This site is part of the Informa Connect Division of Informa PLC

This site is operated by a business or businesses owned by Informa PLC and all copyright resides with them. Informa PLC's registered office is 5 Howick Place, London SW1P 1WG. Registered in England and Wales. Number 3099067.

Running your own staff wellbeing survey

Running Your Own Staff Wellbeing Survey

Running a staff wellbeing survey is an effective way to gather data and create a baseline from which to track progress and make plans for the future.

Planning the process

The survey is just one part of a whole pre-planned process that begins before any data collection. Schedule the survey launch date first and this allows you to work backwards to your current time and forwards beyond the survey to ensure every step in your feedback journey is considered.

I am regularly asked, “When is a good time to run a survey?” The problem being there is no optimum time, there is always something else going on, quiet times simply do not happen in schools anymore. So instead find a usual week and avoid those where workload is even higher, for example those with parent consultations, report writing, or important academic deadlines.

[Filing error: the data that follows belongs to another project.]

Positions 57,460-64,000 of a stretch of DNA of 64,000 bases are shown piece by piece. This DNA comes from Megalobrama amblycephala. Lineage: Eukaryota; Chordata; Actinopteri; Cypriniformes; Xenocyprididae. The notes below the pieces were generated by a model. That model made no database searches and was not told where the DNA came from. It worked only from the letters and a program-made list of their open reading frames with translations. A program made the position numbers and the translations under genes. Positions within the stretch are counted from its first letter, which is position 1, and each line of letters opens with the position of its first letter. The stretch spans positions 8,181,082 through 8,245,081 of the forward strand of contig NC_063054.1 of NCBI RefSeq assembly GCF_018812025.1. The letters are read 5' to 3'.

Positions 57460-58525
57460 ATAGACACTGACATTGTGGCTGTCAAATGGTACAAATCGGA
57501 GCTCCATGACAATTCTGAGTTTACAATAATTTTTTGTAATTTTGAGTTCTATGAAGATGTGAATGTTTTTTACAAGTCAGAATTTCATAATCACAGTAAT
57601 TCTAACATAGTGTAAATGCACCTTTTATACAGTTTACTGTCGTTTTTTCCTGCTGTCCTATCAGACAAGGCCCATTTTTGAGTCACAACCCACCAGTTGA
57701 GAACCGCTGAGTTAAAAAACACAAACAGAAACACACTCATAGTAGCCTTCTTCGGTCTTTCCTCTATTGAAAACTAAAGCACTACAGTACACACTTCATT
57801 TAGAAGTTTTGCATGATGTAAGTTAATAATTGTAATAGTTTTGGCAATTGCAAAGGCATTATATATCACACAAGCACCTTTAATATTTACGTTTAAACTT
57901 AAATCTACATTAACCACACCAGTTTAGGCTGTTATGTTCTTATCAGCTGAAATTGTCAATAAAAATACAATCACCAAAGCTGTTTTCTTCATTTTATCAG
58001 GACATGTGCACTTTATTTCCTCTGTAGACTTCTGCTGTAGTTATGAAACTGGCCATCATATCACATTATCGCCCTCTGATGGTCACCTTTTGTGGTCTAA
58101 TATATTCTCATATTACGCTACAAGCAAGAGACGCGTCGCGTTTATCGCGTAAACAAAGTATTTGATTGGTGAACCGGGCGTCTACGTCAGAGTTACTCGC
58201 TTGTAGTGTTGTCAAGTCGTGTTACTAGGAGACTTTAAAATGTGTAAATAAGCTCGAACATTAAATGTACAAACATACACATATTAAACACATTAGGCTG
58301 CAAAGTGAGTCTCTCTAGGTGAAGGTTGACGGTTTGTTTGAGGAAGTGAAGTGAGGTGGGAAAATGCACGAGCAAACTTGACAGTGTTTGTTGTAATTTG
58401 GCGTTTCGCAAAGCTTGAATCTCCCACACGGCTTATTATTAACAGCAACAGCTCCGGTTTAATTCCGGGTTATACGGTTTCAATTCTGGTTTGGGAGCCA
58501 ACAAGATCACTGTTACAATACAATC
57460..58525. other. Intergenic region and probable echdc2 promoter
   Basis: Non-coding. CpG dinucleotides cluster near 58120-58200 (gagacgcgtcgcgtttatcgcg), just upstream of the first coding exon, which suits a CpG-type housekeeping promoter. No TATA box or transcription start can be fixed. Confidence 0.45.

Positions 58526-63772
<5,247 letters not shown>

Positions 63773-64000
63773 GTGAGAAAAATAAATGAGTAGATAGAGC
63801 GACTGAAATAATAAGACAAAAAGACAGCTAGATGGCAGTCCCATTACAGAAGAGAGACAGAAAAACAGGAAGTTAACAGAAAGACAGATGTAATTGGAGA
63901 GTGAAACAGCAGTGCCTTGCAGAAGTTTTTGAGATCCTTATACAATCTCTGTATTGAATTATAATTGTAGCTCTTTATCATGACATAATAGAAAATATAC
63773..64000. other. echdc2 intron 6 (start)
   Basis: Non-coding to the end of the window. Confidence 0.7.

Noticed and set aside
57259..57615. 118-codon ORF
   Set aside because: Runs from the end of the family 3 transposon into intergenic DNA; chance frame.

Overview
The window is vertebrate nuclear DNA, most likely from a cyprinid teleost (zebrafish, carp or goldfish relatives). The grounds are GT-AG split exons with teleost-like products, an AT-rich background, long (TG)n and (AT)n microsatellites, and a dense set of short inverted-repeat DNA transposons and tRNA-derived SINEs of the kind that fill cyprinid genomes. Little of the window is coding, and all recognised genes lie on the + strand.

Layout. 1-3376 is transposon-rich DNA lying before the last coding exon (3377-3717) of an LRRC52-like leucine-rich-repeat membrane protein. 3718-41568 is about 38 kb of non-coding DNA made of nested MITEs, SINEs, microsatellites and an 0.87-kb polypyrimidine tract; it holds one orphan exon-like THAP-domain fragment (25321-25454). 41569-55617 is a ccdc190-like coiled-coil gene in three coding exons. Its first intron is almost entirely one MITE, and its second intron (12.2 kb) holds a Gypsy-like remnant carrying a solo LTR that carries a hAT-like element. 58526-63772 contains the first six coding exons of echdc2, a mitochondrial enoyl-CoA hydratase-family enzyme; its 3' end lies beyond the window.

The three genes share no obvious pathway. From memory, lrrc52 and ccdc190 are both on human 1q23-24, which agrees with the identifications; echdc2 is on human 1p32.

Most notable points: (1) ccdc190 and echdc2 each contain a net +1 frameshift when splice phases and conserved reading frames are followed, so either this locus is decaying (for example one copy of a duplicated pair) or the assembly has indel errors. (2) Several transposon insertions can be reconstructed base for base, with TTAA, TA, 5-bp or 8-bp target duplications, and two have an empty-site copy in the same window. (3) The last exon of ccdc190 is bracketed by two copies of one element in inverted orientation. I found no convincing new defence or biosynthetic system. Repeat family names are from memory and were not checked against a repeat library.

Developing questions

Ideally, your questions should be evidence based and independently evaluated, for example for their psychometric qualities. The questions ideally need to examine the key areas for workplace wellbeing – areas that leaders can address and have the greatest impact on the culture and working environment of the school.

One excellent resource is the Health and Safety Executive’s Indicator Tool which focuses on six primary stressors identified in the Management Standards approach. The questions are based on the best available evidence linking work design to health outcomes. It is also freely available. The ‘What Works’ wellbeing question bank also has available questions.

Effectively administering the survey

Obtaining a high response rate ensures the survey results correctly reflect the situation in the school. For this type of survey a response rate of over 50% is adequate; over 60% desirable; over 70% good and above 80% very good. When working with schools, we always aim to achieve a minimum of 80%, though it may not always be possible, particularly in larger schools. Any response rate less than 50% provides data that is only indicative and not truly representative.

To help promote participation it is important to get the balance right between encouragement and pressure to take part - the latter will probably mean less open responses. To encourage good uptake, staff should feel it is important, that their views matter and will be listened to and acted on.

Here are some points for consideration during the survey process:

  • Publicise the survey, engage with staff and include supportive comments from the CEO, principal, headteacher and other senior leaders
  • Ensure all staff understand the purpose of the survey and why their input is important